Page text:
Physics II week 3- Ch. 21
Physics II week 3- Ch. 21 1012
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This 5 page Class Notes was uploaded by ShayD on Saturday February 13, 2016. The Class Notes belongs to 1012 at University of Missouri - St. Louis taught by David Hornes in Spring 2016. Since its upload, it has received 28 views. For similar materials see Basic Physics II in Physics 2 at University of Missouri - St. Louis.
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Date Created: 02/13/16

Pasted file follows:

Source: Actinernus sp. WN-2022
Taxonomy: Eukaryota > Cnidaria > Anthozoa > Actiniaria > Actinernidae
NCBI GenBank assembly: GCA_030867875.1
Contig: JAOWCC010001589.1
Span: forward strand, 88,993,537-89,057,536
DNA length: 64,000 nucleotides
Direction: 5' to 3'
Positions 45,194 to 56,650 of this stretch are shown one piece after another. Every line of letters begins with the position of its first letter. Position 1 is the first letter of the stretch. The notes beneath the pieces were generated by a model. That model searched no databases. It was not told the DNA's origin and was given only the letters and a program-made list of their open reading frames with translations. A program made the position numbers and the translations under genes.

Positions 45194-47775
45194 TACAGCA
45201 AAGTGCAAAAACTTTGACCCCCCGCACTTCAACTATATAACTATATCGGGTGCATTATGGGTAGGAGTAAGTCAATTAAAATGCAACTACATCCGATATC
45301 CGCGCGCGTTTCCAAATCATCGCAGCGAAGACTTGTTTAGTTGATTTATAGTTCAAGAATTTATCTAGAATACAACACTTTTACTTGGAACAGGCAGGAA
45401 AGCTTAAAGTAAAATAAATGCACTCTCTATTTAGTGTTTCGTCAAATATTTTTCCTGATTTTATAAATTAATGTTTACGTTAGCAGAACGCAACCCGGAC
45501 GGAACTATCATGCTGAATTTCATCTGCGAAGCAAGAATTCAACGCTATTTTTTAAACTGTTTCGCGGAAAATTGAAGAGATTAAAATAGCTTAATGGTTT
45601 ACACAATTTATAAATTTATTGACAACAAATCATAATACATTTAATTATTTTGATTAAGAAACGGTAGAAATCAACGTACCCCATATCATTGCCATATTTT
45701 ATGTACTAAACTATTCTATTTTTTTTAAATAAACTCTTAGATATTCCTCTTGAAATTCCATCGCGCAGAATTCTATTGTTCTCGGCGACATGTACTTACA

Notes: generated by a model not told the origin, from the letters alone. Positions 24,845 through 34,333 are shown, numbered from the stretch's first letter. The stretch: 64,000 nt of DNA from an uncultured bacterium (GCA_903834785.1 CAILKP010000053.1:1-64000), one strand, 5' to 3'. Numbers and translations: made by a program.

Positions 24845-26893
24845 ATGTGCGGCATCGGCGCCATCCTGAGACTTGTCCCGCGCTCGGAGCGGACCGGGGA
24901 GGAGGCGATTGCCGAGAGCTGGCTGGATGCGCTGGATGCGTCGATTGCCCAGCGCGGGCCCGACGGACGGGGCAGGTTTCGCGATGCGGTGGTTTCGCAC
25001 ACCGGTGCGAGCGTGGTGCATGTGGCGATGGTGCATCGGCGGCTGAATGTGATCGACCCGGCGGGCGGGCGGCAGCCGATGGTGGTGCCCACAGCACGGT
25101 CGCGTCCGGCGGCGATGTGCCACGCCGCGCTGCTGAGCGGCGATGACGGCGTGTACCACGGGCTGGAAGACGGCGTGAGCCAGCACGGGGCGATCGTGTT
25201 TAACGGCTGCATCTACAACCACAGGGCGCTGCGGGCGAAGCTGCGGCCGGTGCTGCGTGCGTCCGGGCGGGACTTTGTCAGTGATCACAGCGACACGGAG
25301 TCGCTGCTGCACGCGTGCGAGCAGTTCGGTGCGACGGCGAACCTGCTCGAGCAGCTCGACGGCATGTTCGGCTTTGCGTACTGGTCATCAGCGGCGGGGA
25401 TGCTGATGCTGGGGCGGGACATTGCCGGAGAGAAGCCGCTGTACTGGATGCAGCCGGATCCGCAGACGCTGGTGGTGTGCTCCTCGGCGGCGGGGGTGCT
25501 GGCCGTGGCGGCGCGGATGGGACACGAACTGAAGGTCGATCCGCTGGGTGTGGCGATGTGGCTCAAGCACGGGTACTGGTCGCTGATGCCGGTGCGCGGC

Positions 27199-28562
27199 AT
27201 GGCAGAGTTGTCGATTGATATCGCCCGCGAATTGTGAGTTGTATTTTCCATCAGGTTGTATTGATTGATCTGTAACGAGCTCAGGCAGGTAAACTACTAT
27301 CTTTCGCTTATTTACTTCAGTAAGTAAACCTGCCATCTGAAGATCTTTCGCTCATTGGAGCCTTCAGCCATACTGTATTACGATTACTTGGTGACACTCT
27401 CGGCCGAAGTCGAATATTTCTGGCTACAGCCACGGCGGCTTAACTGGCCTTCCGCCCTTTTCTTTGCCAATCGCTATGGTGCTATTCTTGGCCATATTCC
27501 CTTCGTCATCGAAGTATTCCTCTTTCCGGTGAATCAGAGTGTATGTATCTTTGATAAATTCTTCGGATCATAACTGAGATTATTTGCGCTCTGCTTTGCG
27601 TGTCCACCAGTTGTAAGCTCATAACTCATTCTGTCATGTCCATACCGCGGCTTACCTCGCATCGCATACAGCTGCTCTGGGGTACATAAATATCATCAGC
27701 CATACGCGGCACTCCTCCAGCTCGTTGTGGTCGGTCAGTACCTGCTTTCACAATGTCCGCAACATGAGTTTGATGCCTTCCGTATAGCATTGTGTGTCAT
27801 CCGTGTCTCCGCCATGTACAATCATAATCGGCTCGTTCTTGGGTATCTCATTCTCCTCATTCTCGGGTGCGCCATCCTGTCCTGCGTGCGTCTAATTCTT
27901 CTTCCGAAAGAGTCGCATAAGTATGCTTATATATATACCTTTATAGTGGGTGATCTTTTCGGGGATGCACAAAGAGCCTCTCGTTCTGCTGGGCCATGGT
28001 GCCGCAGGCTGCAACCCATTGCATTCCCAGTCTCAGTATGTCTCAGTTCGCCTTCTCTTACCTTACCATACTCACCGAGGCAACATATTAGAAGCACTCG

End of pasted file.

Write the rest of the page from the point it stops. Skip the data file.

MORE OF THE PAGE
Dudaie 1 Physics II Chapter 21 Chapter 21 Electric Current & DirectCurrent Circuits 1. Electric Current a. The flow of electric charge from one place to another is known as electric current i. I=∆Q/∆ t 1. 1 A= 1C/s} ampere or amp b. Often charge is carried by electrons moving through a metal wire i. Do example 211 c. When the charge flows through a closed path and returns to its starting point the closed path is referred to as electric circuit i. In this chapter we consider direct current circuits also known dc circuit is a current in which always flows in the same direction ii. **when circuits with currents that periodically reverse their directions are AC circuits (chapter 24)** d. Batteries and electromotive force i. A battery performs a similar functions in an electric circuits 1. To put it simply, a battery uses chemical reactions to produce a difference in electric potential between 2 ends (terminals) a. The terminal that corresponding to a high electric potential is denoted by + b. The terminal that corresponding to a low electric potential is denoted by – 2. The switch is open creating an open circuit; no closed path Dudaie 2 ii. The electric potential between the terminals is referred to as electromotive force (emf ε); this happens when the battery is disconnected form the circuit iii. The direction of the current in an electric circuit is the direction in which a positive test charge would move 2. Resistance and Ohm’s Law a. In an ideal case nothing about the wire prevents their free motion b. Real wires under normal conditions always affect the electrons to some extent} resistance i. Ohm’s law: 1. V=IR a. I current b. Rresistance c. V volts 2. 1 ohm (Ω) = 1 V/A 3. Although it’s not a law of nature it’s a good rule of thumb c. Resistivity (ρ) i. In a wire of length L and cross sectional area A, the resistivity of the wire depends of the material from which it’s made of 1. The resistance of a wire is proportional to L and inversely proportional to A a. R=ρ( ) A i. Do problem 212 3. Energy and Power in Electric Circuits a. When a charge moves across a potential difference V, its electric potential energy, U, changes by the amount Dudaie 3 ∆ U= (∆Q )V i. 1. The rate at which energy changes P=∆U /∆t ∆Q V /(∆t) a. = ii. Power is measured by multiplying amps and current 1. P=IV a. Watts, W iii. Applying ohm’s law to this case we can write the power dissipated in a r2sistor 1. P=IV =I R iv. We can also modify 2hm’s law to solve for current 1. P=IV=V /R a. Conceptual check point 212 b. Example 214 4. Circuits Contains Capacitors a. Voltage is the difference in charge between two points b. Current is the rate at which charge is flowing i. Series of capacitors, ae when resistors connected one after another 1. A capacitor is a device used to store an electric charge, consisting of one or more pairs of conductors separated by an insulator c. Capacitor in parallel i. In a series circuit, the current through each of the components is the same, and the voltage across the circuit is the sum of the voltages across each component ii. The simplest way to combine capacitors is connecting them in parallel Dudaie 4 iii. We equivalent charge of the individual capacitors 1. (C 1C +2 )= 3 eq a. Q=C ε}eqarad, F 2. Connecting capacitors in parallel produces an equivalent capacitance greater than the greatest individual capacitance 3. Example 218 d. Capacitor in series i. Capacitors connected in a series follow the same rule as capacitors in parallel ii. In a parallel circuit, the voltage across each of the components is the same, and the total current is the sum of the currents through each component iii. Active Example 213 5. Ammeters and Voltmeters Dudaie 5 a. Voltmeter measures voltage i. A voltmeter measures the potential drop between any two point in a circuit ii. A real voltmeter always allow some current to flow through it 1. An ideal voltmeter would be one in which resistance is infinite so that the current it draws from the circuit is negligible b. Ammeter measures currents i. It is designed to measure the flow of current through a particular portion of a circuit ii. If an ammeter has a finite resistance the presence of the meter in the presence of the meter in the circuit will alter the current 1. An ideal ammeter would be one with zero resistance
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